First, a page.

The DOM: the realist and the implementer
Didier PH Martin
martind at netfolder.com
Sat Jan 15 22:11:54 GMT 2000
The realist point of view:
maybe, the W3C DOM WG sees the issue of impedance mismatch between
components caused by the evolution of interfaces as an implementer issue. If
that is the case, then let's create an XML-Dev recommendation.
The implementer point of view:
Yee, we did it for SAX, let's do it for DOM components.
a) the first task is then to specify mechanism used by a DOM client to query
a DOM provider about its DOM level support. The interfaces stay as the W3C
workgroup defined it for each level.
b) Other alternative interface mechanisms are also existing for instance
DCOM IDLs (controlled by Microsoft), and XPCOM IDLs (controlled by the
Mozilla group). The original recommendations already specify OMG IDLs
(controlled by a group of manufacturer), Java interfaces (the Java language
ECMA). For those thinking that DCOM is evil and working solely on Windows,
then what about the WINE project and a DCOM implementation working on Linux?
So, to include in the XML-DEV DOM recommendation other DOM specifications
actually missing in the W3C recommendation. Why this? take for instance the
Microsoft implementation of the DOM. They added new members to the actual
W3C recommended interface. I cannot blame them W3C is doing the same thing
to their own recommendations from DOM versions to DOM versions. However, the
problem of incompatibility between DOM component consumers and providers is
also present in that case. Just to take this case as an example and the
impact in about 150 million machines up there in the field - just stop for a
moment and think about the impact of forgetting a DCOM specification in the
w3C recommendations - 150 millions machines. Normally, the interface should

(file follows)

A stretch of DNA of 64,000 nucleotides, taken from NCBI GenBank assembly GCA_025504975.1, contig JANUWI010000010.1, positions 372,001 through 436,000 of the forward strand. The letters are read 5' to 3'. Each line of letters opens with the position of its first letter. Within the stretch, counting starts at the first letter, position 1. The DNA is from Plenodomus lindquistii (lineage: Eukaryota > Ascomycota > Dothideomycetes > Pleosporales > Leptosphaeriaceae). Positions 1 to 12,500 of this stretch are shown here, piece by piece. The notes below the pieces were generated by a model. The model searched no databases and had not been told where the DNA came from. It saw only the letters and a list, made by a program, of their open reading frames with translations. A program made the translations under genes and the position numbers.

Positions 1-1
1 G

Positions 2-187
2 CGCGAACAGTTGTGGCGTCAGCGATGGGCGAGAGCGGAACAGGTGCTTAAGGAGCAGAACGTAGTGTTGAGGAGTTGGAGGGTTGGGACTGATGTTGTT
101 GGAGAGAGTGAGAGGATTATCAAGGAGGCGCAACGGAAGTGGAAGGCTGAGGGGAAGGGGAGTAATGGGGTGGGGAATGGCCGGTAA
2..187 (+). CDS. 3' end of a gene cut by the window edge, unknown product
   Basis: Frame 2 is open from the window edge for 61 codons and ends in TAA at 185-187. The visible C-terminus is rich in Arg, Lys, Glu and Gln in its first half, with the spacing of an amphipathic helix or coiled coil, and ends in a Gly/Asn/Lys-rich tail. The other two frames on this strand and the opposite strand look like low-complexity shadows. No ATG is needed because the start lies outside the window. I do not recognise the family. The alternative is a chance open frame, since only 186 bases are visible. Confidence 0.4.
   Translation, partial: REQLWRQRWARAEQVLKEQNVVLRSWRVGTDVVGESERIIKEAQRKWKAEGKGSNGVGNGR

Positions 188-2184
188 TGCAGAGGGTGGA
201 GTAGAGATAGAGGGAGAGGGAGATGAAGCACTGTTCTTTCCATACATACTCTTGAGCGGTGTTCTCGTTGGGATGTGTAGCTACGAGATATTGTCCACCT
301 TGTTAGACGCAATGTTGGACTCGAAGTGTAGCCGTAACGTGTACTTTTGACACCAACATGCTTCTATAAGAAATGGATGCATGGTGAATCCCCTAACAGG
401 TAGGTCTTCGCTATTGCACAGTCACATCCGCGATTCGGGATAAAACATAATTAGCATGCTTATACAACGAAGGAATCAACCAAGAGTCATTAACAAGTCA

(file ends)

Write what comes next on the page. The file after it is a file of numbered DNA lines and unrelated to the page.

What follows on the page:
be defined as:
... have the DOM recommendation members here ....
interface nodeEx: node
.... have the Microsoft extended stuff here ....
The latter inherit from the former. Because DCOM as XPCOM has the notion of
interface querying, then they can resolve the issue by letter the consumer
query for strctly standard compliant interface or the extended one. (Please
take note here that I not say the the extended interface is a bad thing but
that the client should be able to query for a strictly compliant interface
or an extension.)
This way, a strict DOM1 compliant DCOM client can interface with a Microsoft
component. Actually, it is impossible and the two interfaces do not match.
So, the first task for an XML-DEV recommendation for DOM components:
We need an interface definition to allow the clients to probe for DOM
support, get a DOM level 1 or DOM level 2 collection of interface. A kind of
DOM factory in a certain way. If this is present, then the interface may
change freely, the clients can obtain an interface collection compliant to
what the client understand. Other point, not to repeat W3C mistakes by
omitting important interface definition thus to include:
In the case of the last two, these are languages and not interface
definition. So somebody can say why not then define Python or TCL interfaces
or object definition. They would be right and if these people are good
enough to write it, we can include it in the document.
Any suggestions? comments?
Should I instead play a lullaby and let you sleep? :-)
Didier PH Martin
Email: martind at netfolder.com
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